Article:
The first claim is for wrongful death; the second claim for negligent manufacture; the third claim for strict liability; the fourth claim for breach of implied warranty; and, the fifth claim for punitive damages. All defendants who have appeared have moved to dismiss on various grounds. Each of these grounds is briefly discussed below.

724 F. Supp. 755


In Baker v. Carr, 369 U.S. 186, 82 S.Ct. 691, 7 L.Ed.2d 663 (1962), the Court set forth the several formulations which describe the settings which give rise to a political, or nonjusticiable, question.

Prominent on the surface of any case held to involve a political question is found 1 a textually demonstrable constitutional commitment of the issue to a coordinate political department; or 2 a lack of judicially discoverable and manageable standards for resolving it; or 3 the impossibility of deciding without an initial policy determination of a kind clearly for nonjudicial discretion; or 4 the impossibility of a court's undertaking independent resolution without expressing lack of the respect due coordinate branches of government; or 5 an unusual need for

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11 cases
  • Rux v. Republic of Sudan, Civil Action No. 2:04cv428.
    • United States
    • United States District Courts. 4th Circuit. United States District Court (Eastern District of Virginia)
    • 25 July 2007
    ...16. The only case cited by Plaintiffs which remotely discusses whether foreign states may be sued under DOHSA, Nejad v. United States, 724 F.Supp. 753 (C.D.Cal.1989), involved a suit against the United States and its contractors — not a foreign government. Morever, though Nejad does state, ......
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    • United States
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    • 19 November 2013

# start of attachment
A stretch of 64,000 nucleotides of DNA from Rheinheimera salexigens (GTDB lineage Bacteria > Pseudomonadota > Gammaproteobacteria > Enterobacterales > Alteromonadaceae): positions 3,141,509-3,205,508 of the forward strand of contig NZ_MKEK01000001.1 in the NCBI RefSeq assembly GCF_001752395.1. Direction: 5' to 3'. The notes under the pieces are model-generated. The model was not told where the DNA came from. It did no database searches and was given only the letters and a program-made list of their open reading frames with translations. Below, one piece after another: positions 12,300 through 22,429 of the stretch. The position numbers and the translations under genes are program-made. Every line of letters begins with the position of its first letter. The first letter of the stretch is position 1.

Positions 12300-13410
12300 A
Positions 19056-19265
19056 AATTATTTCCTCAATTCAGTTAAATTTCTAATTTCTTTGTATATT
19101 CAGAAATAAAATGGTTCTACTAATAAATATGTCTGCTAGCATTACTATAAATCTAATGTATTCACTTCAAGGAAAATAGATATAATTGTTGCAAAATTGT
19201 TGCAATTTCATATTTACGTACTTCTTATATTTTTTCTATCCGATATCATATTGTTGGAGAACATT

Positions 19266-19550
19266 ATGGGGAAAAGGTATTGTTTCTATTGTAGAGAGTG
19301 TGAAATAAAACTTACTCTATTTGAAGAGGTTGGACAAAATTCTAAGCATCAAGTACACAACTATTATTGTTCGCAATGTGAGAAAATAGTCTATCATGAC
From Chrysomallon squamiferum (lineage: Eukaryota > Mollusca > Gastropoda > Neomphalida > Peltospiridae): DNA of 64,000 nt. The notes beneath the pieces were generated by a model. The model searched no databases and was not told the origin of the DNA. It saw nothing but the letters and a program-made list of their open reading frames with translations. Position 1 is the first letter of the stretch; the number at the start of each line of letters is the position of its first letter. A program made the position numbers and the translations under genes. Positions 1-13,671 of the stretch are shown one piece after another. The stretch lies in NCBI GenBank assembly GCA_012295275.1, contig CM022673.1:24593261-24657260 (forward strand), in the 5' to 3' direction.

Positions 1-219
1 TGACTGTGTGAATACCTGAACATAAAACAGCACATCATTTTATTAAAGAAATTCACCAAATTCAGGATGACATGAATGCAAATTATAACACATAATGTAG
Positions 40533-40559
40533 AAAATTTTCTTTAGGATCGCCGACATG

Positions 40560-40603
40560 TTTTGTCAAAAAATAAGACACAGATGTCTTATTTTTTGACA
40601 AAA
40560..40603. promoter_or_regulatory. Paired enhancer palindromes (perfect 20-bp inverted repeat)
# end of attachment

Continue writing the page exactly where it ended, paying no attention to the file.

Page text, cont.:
...whether directly—by restricting what may be done—or indirectly—by restricting how the executive may do it”); Nejad v. United States, 724 F.Supp. 753, 755 (C.D.Cal.1989) (rejecting plaintiffs' characterization of action as challenging “only the negligent manner in which the President's decis......
  • Bixby v. Kbr Inc., CV 09–632–PK.
    • United States
    • United States District Courts. 9th Circuit. United States District Court (Oregon)
    • 22 October 2010
    ...Co., 833 F.Supp. 1486 (C.D.Cal.1993); Zuckerbraun v. Gen. Dynamics Corp., 755 F.Supp. 1134 (D.Conn.1990); Nejad v. United States, 724 F.Supp. 753 (C.D.Cal.1989). Defendant's cited cases, in addition to not being controlling authority for this Court, are distinguishable from the case at bar.......
  • McMahon v. Presidential Airways, Inc., 6:05-CV-1002ORL28JGG.
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    • United States District Courts. 11th Circuit. United States District Court of Middle District of Florida
    • 27 September 2006
    ...also argues that the political question doctrine renders the case nonjusticiable and requires dismissal."); Nejad v. United States, 724 F.Supp. 753, 755 (C.D.Cal.1989). Notably, the United States has not chosen to intervene on behalf of Defendants in this In three of the district cases that......